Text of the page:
Taking the papal bull by the horn

The Pope's Rhinoceros by Lawrence Norfolk Sinclair-Stevenson, pounds 16.99

God has given us the papacy," remarked Pope Leo X when he first heard of his election. "Let us enjoy it." Enjoy it he certainly did; indeed such was his extravagance that within a year Leo had created, and sold, 1,200 new ecclesiastical offices, as well as squandering both the savings of his predecessor and his own considerable Medici fortune. Wine quite literally flowed in the Vatican fountains. Bullfights filled the day; masked balls occupied the nights. The Pope's table groaned with exotic dishes. One Venetian ambassador described a meal of 65 courses, each course consisting of three different dishes: pies of nightingales breast followed peacock's tongues with cloves and lamprey's fins cooked in a Cretan wine sauce...

Leo craved constant distraction. Dwarves and jesters proliferated; packs of French hounds and flights of Icelandic falcons were imported to fill the kennels and cages of the Pope's Campagna estates. But Leo's favourite distraction was undoubtedly his white elephant, a gift from the King of Portugal, which the Pope housed in the Belvedere Gardens. The present was such a success - and resulted in such valuable concessions to the Portuguese Empire - that soon the Spanish and the Portuguese were competing to find a similar gift.

From this rich historical material Lawrence Norfolk has created one of the most ambitious and inventive historical novels to be written since the death of Robert Graves. The plot revolves around the search for the beast with which both the Spanish and the Portuguese hope to secure a Papal bull authorising the conquest of great tracts of the New World: as the Spanish Ambassador remarks early on in the book, "The Pope craves marvels and prodigies before allies and armies. I tell you a dragon, a gryphon and a centaur would secure Africk, the Indies, and the New World, all three." As with Norfolk's last novel-extravaganza, Lempriere's Dictionary, sub-plots mushroom unrestrictedly across the globe, with rhinoceros-related intrigues from a collapsing monastery on the Baltic Coast, the jungles of Benin, the ruins of the Tuscan city of Prato, and a besieged fort in Goa.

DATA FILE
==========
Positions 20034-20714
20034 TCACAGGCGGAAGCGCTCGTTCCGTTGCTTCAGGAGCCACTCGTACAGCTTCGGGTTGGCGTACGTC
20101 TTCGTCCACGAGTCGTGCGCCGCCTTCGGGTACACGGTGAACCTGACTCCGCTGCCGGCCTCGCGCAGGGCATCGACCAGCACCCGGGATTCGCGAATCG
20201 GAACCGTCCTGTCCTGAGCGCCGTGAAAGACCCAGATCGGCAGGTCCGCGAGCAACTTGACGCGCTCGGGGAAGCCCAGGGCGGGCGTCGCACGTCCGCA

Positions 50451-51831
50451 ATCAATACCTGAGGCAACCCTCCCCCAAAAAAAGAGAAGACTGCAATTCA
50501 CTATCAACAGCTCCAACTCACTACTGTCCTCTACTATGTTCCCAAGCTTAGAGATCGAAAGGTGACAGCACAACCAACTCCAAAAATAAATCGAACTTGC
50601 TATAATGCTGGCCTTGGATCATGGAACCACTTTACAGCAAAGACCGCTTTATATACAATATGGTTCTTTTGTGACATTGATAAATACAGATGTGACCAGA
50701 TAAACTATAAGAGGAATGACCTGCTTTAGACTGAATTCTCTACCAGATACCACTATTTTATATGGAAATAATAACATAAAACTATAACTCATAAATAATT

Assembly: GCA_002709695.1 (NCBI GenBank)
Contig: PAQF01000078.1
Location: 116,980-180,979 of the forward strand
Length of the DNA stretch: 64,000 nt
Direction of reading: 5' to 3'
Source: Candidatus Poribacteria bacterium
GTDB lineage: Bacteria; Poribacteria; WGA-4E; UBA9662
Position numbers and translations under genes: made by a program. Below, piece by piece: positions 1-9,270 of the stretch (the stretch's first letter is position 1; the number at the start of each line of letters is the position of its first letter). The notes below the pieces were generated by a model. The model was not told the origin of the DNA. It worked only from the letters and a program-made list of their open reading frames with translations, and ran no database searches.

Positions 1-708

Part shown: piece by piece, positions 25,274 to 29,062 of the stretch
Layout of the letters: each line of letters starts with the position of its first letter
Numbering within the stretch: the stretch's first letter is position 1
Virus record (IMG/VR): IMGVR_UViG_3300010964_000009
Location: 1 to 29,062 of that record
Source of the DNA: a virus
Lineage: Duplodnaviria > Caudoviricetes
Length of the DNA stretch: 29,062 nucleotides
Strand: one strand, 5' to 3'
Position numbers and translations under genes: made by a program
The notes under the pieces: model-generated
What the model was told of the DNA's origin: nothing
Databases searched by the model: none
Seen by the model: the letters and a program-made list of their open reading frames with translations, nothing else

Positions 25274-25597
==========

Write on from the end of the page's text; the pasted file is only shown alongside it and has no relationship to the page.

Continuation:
All this is brought to life in bawdy baroque-punk prose of marvellous fluency, overlaid with a gloss of heavyweight erudition encompassing everything from obscure Renaissance sexual practices to the minutiae of canon law. Where else could you come across learned asides on the grafting of greengages, the working of glaciers and the sacred symbolism of the chameleon?

The linking element in all this - apart from the elusive rhinoceros itself - is the sea. The book positively billows with trade winds. Boats are a particular distraction: Viking freighters and byrdingers, dragon ships, scaphas and knarrs, the Papal barge and a Mocambiquan sambuq all sail in and out of the plot.

The Pope's Rhinoceros does have its faults. Norfolk's prose is so effusive, his descriptions so full and fluent, that at times the background is in danger of eclipsing the foreground: at one crucial moment in the plot, when the whole search for the papal rhino is in danger of losing itself in the rainforests of the Slave Coast, Norfolk suddenly heads off on a long discussion on fluvial hydraulics

Lempriere's Dictionary was probably the most internationally acclaimed British first novel to be published for 20 years. If there is a slight sense of disappointment with its successor, that is perhaps inevitable. Norfolk's prodigious gifts are magnificently on display, but there is a severe lack of discipline in the editing: many long-winded or extraneous passages that should have been removed have been left in, and the book is too long by at least a hundred pages. Yet these are small quibbles. For all its faults The Pope's Rhinoceros is still an astonishing achievement, little short of a masterpiece.

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